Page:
Even though I've been trying hard to convince people otherwise, granite countertops are still king. But if the dark, speckly stone leaves you cold, fear not! There are alternatives. Here are eight of our favorites.
Gets my vote for The Next Big Thing. It's much cheaper than marble or granite, and it lends a nice warmth to kitchens with white cabinets. You can even buy it at IKEA! The downside is that it can stain, and you'll need to use a trivet with hot pots so they don't burn the counter. Regular oiling can help keep your butcher block countertops in tip-top shape. Read more about butcher block countertops here.
Pros: Gorgeous. Can be cheaper than granite. Big Con: Super high-maintenance. Marble, since it's softer and more porous than granite, can stain or etch very easily. But if you love the look, it may be worth it to you to be super vigilant about cleaning up red wine and lemon juice.
Faith, our Kitchn editor, put a lot of thought into her choice of marble countertops for her new kitchen. You can read her list of pros and cons and other marble-related considerations here.
This dark stone with light veining has a beautiful, old-world feel. Easier to maintain than marble (although still higher maintenance than granite). Want to learn more about soapstone? You can read an interview with a homeowner with soapstone countertops here.
Engineered stone (or Quartz).
Engineered stone countertops, like Cesarstone and Silestone, are made of little bits of quartz mixed with a binder and then molded into countertop shapes. The result is something that looks like stone and is super-durable. If you like the look but not the maintenance of marble, this might be good choice for you. Quartz countertops are also a good choice if you're going for a very minimal look, as there are options that are pure white or pure black, with no veining. The downside: engineered stone is one of the more expensive countertop options. Read more about quartz countertops here.
Stainless steel is durable, easy to clean, and has a nice industrial-modern feel. The downside? Stainless steel countertops can be pretty pricey. Read more about stainless countertops (and see more stainless countertop inspiration) here.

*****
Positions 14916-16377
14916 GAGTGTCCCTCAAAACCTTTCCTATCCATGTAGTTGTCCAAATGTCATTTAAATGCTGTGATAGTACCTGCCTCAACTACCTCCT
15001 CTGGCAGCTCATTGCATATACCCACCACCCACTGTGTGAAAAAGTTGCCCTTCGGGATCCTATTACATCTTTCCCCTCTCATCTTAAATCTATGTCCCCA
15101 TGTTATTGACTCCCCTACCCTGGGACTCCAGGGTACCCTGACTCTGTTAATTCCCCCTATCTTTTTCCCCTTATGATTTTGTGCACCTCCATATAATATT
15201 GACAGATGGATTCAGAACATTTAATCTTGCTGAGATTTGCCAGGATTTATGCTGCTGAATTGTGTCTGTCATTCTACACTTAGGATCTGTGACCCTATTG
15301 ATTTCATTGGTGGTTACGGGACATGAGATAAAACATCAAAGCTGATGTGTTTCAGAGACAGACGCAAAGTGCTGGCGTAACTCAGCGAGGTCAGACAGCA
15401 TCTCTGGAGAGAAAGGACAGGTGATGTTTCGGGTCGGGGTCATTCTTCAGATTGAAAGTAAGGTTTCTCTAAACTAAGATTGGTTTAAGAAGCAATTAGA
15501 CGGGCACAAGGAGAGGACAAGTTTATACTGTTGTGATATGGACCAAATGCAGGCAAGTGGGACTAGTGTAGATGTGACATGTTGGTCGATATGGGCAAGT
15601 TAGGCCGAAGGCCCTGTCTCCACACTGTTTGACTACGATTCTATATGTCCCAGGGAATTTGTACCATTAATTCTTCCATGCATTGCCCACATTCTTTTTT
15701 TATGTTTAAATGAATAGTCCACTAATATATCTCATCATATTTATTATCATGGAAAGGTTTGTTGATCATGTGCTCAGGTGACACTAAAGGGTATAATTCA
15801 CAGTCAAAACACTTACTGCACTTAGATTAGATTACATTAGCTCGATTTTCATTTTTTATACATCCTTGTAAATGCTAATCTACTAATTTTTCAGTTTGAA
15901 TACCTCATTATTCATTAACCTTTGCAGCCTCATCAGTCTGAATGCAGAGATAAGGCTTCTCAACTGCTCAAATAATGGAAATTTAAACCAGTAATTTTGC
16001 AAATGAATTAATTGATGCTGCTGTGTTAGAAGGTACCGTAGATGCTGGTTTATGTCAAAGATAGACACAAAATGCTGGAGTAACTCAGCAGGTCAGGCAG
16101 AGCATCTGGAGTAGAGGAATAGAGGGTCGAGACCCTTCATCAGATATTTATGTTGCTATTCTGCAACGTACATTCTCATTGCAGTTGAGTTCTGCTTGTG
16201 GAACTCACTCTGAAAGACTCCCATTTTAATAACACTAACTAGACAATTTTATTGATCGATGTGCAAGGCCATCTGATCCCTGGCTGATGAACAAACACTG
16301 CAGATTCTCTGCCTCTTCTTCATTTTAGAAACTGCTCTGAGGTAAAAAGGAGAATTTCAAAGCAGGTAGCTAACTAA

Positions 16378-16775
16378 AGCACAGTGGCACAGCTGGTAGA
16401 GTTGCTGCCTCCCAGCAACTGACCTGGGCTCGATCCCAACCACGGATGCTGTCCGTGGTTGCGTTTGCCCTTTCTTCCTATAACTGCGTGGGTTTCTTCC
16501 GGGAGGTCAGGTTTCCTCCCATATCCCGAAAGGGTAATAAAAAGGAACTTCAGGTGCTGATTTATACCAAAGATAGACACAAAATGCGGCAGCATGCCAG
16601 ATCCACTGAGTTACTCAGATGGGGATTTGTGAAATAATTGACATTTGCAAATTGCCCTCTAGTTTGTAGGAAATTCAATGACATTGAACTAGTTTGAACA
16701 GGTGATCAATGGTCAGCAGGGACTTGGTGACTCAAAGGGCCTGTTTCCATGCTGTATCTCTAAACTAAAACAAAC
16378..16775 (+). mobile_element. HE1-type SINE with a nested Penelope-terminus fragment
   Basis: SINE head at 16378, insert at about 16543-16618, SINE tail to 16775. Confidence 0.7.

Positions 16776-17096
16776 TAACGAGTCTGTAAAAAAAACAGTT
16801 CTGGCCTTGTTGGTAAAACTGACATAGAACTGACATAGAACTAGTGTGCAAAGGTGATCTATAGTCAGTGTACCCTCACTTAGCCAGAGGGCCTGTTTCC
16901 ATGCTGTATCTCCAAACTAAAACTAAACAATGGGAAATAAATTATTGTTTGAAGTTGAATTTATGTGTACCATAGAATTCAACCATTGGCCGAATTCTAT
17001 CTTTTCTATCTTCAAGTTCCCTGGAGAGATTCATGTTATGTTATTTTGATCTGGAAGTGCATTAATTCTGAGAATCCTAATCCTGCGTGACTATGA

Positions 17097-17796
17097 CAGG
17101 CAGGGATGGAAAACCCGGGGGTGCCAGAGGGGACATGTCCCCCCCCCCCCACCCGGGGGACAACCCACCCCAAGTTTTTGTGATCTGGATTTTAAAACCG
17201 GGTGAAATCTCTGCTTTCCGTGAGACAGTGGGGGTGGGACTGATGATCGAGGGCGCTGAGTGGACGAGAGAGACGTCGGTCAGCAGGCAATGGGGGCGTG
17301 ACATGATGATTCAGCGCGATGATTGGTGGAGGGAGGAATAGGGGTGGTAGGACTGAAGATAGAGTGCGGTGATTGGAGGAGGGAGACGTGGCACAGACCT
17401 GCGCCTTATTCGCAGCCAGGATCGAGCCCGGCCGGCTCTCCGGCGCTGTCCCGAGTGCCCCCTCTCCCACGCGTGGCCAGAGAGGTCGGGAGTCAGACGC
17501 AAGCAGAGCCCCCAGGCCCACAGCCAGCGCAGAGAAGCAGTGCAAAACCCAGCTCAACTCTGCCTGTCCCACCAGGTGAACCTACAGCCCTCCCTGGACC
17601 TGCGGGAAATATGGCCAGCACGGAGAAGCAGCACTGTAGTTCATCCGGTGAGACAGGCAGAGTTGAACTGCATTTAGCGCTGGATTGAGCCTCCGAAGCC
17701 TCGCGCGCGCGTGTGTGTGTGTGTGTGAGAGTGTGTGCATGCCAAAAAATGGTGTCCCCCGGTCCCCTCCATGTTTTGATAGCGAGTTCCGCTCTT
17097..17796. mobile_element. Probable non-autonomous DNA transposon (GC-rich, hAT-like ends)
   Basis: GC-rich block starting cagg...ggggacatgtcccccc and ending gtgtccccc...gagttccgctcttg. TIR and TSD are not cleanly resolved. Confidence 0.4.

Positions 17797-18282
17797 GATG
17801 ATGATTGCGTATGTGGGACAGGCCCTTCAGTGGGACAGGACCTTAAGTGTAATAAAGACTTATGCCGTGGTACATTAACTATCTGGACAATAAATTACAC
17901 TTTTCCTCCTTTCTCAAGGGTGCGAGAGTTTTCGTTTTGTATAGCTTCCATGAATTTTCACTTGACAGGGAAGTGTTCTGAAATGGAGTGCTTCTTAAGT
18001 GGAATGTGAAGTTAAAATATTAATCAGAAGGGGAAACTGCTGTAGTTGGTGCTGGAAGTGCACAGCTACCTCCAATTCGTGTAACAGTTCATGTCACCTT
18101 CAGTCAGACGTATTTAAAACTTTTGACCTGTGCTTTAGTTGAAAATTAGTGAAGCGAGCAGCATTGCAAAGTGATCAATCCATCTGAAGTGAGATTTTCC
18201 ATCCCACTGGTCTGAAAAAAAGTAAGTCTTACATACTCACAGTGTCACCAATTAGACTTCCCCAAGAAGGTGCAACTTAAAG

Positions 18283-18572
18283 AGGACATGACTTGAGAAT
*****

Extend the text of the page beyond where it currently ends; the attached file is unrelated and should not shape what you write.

Concrete countertops have a lovely, raw elegance: you get the movement and natural feel of stone, with the industrial edge of stainless. They can be poured in any thickness you like, which can make for some really nice edge details. And if you're especially handy, you can even pour and install your concrete countertops yourself. Find out everything you need to know about concrete countertops here.
If you thought tile countertops were only for bohemians and people stuck in the '80s, let this stylish kitchen prove you wrong. Personally, I think tile countertops, especially white ones, can have a certain timelessness.
This is something I've never seen before but find really appealing: a backsplash and countertop made with penny tiles. The curved transition between the backsplash and countertop is a nice detail. Go for dark grout unless you want to be constantly scrubbing. Read more about the pros and cons of tile countertops here.
Granite as an alternative to granite? No, not a joke. Although what most of us think of when we think of granite is the speckly gray or brown stuff, granite actually comes in lots of different colors and variations, including "pure white," which looks a lot like marble.
Granite also comes in almost-black varieties. And if you hate the shiny look of most granites, try a leathered finish.
What do you think? Do any of these alternative sway you? Or do you remain a granite die-hard?
Re-edited from a post originally published 2.12.14-AH